SEPTEMBER IS CHOLESTEROL AWARENESS MONTH
1. Increased Cholesterol (C) and other fats (LIPIDS) in the blood is known as “Hyperlipidemia” Cholesterol is the most important lipid and it is a yellow fatty substance in the blood. It is used to produce other substances like sex hormones, bile acids for digesting fat, VIT D, and steroids. It also forms part of the cell covering. Another important Lipid is Triglyceride (TG) which provides energy for the liver, other organs and helps keep us warm. When cholesterol and TG are too much in the blood they can be stored as Fat in the liver.
2. Where do we get Cholesterol(C) from?
C. is produced by the body in the liver and we also get it from what we eat- mainly animal products like meat, chicken, pork, egg yolks, shrimps and dairy products. The lipids are carried together in the blood with a protein in a molecule called a lipoprotein. There are several types of these and the important ones are:
LDL or BAD (Lousy) cholesterol
HDL GOOD (Healthy) cholesterol.
When cells need cholesterol the protein part is removed and cholesterol enters the cells.
3. Diseases associated with High C & TGs
High HDL cholesterol is protective while high LDL cholesterol is destructive. High LDL may be deposited in the blood vessels and can cause hardening and blockage of the vessels. Diseases associated with this and high TG include Cardio-Vascular (heart and blood vessels), Coronary (heart) Artery Disease, Heart Attacks, Stroke, Mini stroke and blocked Blood Vessels in the legs, and in the Penis (erectile problems). It can also affect tendons of muscles causing inflammation. Diseases like Diabetes Mellitus, Chronic kidney disease, liver disease and thyroid disease may result in high C. Chronic use of medicines like steroids and progesterone can also lead to high cholesterol.
4. High Cholesterol and Cancers
Recent studies show High C has been linked to cancers, making it easier for the cancer cells to spread in breast, gynecological and skin cancers.
5. How to lower your Cholesterol
A Know your cholesterol levels by asking your doctor to order a “Lipid Panel”.
B Your total cholesterol level is affected more by what you produce in the body than what you eat in your food. Levels are affected more by fats called “saturated fats” found in meats and tropical oils, and “trans fats” found in foods like margarine, cookies, cakes snacks. Try to decrease these.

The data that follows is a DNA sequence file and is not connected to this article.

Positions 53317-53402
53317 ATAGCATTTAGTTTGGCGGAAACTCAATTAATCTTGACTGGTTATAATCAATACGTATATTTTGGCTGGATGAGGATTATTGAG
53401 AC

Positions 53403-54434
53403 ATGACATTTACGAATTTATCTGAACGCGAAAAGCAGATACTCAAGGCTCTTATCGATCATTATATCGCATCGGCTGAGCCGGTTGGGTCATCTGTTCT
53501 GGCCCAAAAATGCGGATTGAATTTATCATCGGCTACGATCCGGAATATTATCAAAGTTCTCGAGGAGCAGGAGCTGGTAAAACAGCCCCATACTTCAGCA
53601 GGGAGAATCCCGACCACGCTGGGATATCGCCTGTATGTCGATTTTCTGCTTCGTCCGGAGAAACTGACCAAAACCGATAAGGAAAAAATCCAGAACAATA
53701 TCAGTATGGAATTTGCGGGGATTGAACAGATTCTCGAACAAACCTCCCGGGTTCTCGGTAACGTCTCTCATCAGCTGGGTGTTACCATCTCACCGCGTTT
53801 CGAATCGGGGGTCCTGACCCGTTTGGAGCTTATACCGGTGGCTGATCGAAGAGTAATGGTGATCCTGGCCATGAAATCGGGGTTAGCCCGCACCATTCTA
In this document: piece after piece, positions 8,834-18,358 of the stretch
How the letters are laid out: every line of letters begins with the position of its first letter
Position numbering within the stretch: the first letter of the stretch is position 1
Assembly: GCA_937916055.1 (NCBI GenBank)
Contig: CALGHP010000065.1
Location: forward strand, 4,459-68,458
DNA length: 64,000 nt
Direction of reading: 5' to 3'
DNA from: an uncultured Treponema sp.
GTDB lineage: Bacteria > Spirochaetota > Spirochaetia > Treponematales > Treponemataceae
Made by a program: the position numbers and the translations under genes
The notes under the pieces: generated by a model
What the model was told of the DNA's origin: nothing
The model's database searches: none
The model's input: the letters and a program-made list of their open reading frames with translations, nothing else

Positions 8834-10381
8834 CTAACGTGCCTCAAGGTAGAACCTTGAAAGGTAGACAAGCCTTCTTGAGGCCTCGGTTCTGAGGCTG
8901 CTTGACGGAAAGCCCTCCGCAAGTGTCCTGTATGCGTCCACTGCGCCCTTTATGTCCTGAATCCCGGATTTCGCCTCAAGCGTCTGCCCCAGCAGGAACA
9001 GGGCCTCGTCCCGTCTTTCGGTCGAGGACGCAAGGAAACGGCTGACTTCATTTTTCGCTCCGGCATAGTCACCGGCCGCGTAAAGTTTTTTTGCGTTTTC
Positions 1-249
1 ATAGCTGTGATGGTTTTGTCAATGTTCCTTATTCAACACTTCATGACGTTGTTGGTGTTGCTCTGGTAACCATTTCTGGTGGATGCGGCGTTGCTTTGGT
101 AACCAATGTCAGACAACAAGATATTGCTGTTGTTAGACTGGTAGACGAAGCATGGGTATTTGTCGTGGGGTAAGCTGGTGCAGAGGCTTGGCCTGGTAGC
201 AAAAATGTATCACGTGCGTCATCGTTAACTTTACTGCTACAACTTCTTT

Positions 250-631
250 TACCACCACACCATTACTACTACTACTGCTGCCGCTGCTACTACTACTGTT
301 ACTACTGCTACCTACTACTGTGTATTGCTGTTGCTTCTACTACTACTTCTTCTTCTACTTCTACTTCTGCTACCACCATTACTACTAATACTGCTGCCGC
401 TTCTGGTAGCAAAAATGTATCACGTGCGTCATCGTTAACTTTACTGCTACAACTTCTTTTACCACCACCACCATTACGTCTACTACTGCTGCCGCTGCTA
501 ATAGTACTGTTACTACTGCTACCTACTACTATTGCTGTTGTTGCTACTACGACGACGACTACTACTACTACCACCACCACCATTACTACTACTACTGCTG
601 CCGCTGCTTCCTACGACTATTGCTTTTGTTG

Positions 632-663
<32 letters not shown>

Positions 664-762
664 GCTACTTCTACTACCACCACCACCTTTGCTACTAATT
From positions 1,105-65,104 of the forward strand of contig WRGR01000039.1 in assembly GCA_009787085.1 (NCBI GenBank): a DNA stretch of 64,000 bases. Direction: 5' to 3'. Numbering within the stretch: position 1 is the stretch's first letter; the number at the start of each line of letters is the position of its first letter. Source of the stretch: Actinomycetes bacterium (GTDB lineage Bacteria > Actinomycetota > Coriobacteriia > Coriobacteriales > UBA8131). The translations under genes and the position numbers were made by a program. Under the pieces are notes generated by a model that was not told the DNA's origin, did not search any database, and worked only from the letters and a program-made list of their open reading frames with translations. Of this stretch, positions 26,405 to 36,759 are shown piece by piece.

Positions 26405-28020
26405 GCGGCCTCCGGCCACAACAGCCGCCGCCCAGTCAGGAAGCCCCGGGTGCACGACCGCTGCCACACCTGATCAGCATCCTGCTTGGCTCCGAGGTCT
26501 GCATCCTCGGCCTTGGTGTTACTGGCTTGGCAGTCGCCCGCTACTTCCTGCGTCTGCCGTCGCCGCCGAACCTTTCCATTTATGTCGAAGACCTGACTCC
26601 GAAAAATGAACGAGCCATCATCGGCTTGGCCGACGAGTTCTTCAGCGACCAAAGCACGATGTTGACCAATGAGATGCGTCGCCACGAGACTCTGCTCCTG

C Regular exercise, Weight loss, Eat healthy like more fruits, veggies and fiber in your diet
D Eat fatty rich fish like salmon, mackerel, tuna which contain good fats
E Trim fat from meats and poultry before cooking
F Choose Dairy products low in fat like skim, 1 or 2% milk/yogurt. Cut back on Ice cream
G Choose cooking methods like baking, grilling instead of deep frying
H Use oils like olive, canola, peanut oil avocado, soybean, safflower which contain good fats
I Use cooking sprays to grease baking sheets and spray on foods when baking
Not everyone with high cholesterol goes on medications. You and your Doctor will make that decision based on your risk factors and underlying diseases. Lifestyle changes are important even when on medicines. These include statins, Ezetimibe, Fibrates, niacin, colestipol, and injectable types.
A. These include Niacin, fish oil (Omega 3), krill oil, and flax seed oil
B. Plant sterols or phytosterols as supplements or added to vegetable spreads
C. Fiber supplements like Psyllium, Metamucil, Fibercon etc.
D. Red Yeast Rice a Chinese medicine has statin like properties but it may be adulterated with statins
E. Soy products e.g. Soy Isoflavones.
Reliable studies have not found Garlic, Chromium, Vit. C to lower cholesterol levels.
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Dr. Barbara Entsuah MD, MHSc (Family Physician, Philanthropist and Author)